How to Deter Anti-Abortion Terrorism - Pacific Standard

How to Deter Anti-Abortion Terrorism

Unfortunately, America has three decades' worth of experience with clinic violence, so we know what works.
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A member of the Colorado Springs sheriff's department secures the scene during last week's tragedy near a Planned Parenthood facility. (Photo: Justin Edmonds/Getty Images)

A member of the Colorado Springs sheriff's department secures the scene during last week's tragedy near a Planned Parenthood facility. (Photo: Justin Edmonds/Getty Images)

On Friday, a gunman killed two civilians and one police officer at a Planned Parenthood clinic in Colorado Springs. The shooting renewed attention to domestic terrorism targeting abortion and reproductive health clinics, as news media reported the shooter said, "No more baby parts" while being arrested. (Officials are still investigating the gunman's motive.)

A good number of clinics—nearly one in five, in 2014—report being targeted for bombing, arson, doctor stalking, and other forms of severe violence every year. Luckily, decades of research has taught us quite a bit about such terrorism, and history shows what may have helped prompt historical declines in the anti-abortion movement's deadliest activity.

Here are five things we know from research into clinic shooters, bombers, and arsonists, including how to deter them:

1. CLINIC VIOLENCE COULD HAPPEN ANYWHERE

One study, based on data from 2000, tried to determine what characteristics in a given state made its clinics more likely to be targets of violence. Did it matter whether women in the state were more empowered? What about whether the state was more religious than average?

None of the characteristics researchers studied helped explain acts of major violence, including bombing, arson, and death threats. Our takeaway: This could happen anywhere.

2. VIOLENCE PREVENTS ONLY A SMALL NUMBER OF ABORTIONS, AND INCREASES THE "TIME, MONEY, AND PSYCHIC COSTS OF OBTAINING AN ABORTION"

That's according to a 2009 study, which found that, after an attack on a clinic, births increased by one percent in the surrounding area. In this case, it seems violence doesn't work for the terrorists' aims.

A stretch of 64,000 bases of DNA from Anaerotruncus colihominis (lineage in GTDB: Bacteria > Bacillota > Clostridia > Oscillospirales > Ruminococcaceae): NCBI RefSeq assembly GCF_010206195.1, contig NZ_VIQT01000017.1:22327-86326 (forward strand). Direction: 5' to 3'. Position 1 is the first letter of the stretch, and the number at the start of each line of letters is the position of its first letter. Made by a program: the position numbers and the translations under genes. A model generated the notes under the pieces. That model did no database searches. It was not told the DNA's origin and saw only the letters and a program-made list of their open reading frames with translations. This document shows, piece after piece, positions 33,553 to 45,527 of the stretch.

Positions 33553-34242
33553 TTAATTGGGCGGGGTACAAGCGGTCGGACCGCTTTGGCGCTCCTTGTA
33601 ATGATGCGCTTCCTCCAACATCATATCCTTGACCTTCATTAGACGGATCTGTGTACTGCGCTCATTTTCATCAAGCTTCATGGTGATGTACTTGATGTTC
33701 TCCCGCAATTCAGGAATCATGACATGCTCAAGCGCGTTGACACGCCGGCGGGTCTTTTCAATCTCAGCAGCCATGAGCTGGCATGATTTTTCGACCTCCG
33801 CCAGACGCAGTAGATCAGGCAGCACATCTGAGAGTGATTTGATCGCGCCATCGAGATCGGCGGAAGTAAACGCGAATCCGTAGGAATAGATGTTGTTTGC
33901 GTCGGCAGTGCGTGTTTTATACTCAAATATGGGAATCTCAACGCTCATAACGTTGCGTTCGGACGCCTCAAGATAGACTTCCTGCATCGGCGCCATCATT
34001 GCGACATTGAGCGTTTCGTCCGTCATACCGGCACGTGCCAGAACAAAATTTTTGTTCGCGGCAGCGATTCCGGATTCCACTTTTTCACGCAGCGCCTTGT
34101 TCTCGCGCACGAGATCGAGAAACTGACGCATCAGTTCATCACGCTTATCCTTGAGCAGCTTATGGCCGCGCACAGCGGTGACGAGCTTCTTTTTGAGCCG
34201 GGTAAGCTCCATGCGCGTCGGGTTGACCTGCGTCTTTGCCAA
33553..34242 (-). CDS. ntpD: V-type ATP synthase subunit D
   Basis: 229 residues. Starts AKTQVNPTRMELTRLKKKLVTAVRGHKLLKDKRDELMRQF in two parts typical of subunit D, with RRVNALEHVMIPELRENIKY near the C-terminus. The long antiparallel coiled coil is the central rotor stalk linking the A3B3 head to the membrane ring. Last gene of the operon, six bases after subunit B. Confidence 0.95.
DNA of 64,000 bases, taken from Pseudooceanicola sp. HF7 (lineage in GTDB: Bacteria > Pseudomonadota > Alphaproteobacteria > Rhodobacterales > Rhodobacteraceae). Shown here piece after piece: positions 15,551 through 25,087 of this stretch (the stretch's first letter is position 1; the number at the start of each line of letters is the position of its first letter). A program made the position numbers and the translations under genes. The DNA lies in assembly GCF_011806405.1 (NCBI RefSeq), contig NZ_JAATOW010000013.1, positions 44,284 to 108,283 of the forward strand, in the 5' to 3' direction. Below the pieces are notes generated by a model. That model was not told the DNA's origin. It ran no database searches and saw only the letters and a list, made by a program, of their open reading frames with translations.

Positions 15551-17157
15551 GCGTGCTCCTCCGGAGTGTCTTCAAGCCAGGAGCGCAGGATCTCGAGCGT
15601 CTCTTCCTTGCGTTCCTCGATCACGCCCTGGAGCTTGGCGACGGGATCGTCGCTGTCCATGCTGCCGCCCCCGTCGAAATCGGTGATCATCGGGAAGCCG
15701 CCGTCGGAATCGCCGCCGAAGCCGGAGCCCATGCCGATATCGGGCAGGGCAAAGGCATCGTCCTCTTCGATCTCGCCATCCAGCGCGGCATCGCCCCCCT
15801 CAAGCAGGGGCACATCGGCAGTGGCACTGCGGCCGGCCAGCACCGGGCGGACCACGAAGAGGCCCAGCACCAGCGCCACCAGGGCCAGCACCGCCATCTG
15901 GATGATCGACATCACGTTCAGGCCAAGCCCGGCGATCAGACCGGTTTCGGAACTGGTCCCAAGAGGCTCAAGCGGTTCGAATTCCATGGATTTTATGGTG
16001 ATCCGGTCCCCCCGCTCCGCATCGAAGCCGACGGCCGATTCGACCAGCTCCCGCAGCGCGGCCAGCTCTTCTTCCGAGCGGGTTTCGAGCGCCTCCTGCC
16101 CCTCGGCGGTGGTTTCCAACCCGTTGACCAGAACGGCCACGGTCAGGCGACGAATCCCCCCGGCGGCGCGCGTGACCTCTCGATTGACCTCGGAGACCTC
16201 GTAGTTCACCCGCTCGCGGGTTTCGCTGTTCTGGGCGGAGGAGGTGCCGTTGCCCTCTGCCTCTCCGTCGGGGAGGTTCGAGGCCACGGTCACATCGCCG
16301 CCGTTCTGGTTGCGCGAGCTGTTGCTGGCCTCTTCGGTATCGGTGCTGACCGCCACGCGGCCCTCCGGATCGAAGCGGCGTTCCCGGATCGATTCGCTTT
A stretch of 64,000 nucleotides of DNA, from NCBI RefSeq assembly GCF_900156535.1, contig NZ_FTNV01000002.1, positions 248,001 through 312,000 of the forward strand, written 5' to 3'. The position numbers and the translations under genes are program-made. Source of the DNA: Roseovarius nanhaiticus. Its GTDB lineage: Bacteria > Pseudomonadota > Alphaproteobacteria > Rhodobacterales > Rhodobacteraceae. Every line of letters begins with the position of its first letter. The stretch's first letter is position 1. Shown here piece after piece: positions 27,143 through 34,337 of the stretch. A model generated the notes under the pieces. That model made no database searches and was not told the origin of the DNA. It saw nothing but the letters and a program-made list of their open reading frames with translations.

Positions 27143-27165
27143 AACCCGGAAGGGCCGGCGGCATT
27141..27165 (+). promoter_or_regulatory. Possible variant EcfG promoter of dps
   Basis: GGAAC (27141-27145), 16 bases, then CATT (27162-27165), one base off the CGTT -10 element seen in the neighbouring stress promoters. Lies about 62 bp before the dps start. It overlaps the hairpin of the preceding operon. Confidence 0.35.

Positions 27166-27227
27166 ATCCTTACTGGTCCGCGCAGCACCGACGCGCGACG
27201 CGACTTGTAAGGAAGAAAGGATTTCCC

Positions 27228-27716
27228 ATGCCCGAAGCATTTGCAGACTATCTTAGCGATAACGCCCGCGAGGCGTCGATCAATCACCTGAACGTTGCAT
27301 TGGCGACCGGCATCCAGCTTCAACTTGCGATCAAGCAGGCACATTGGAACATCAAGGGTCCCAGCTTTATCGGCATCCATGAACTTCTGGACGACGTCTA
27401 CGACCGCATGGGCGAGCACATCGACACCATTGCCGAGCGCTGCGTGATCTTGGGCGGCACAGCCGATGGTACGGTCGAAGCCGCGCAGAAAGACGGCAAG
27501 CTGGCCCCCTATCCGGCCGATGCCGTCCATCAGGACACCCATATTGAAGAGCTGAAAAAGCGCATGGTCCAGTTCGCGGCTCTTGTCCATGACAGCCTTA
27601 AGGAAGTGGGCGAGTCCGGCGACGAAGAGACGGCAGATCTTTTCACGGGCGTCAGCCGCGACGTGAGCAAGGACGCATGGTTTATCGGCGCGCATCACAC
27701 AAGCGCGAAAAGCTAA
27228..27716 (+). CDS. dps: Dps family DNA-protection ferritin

3. DEADLY ANTI-ABORTION TERRORISM HAS BEEN A PROBLEM IN AMERICA FOR A LONG TIME, AND IT USED TO BE MUCH WORSE

In 1988, the RAND Corporation published a study identifying anti-abortion terrorism as "a relatively new phenomenon"—but a potent one. In 1984 and 1985, anti-abortion extremists accounted for nearly half of all domestic terrorism acts in the United States. In the 1990s, there was a spate of killings of doctors who provided abortions. But after that, the murders generally stopped, with the exception of the murder of George Tiller in 2009.

4. STRONG, PUBLIC PUNISHMENT MAY HELP DETER ANTI-ABORTION TERRORISTS

What stopped the anti-abortion terrorists? In an op-ed in the Washington Post, American culture and political researcher Jon Shields credits the killers' imprisonment and the scattering of their supporters.

The 1988 RAND study cites similar factors for a historical dip—to 28 percent—in the proportion of American domestic terrorism motivated by anti-abortion beliefs:

The decline in the number of attacks against abortion clinics in 1986 may be related to the arrests and highly publicized trials and convictions of anti-abortion activists in Pensacola, Florida, and the Washington, D.C., area. ... The decline of attacks on abortion clinics may also have been influenced by a public plea made to [clinic bomber Dennis] Malvasi by New York's Cardinal John O'Connor, who termed the bombings 'completely contradictory to the fundamental teachings of our Catholic faith.'

5. LEGAL PROTECTIONS HELPED TOO

In the midst of the murder of physicians in the '90s, President Bill Clinton signed the Freedom of Access to Clinic Entrances Act, which made it a federal crime to use force, the threat of force, or physical obstruction to prevent people from getting services from a reproductive-health clinic. A U.S. Government Accountability Office analysis, published in 1998, found that, in the years after the act, clinics reported experiencing less violence.

Americans of all stripes should never want a shooting like the one in Colorado Springs to happen again—nor should they advocate for acts of non-deadly vandalism against clinics, like break-ins or off-hours arson. Rather, we need to keep condemning, and punishing, these homegrown terrorists.

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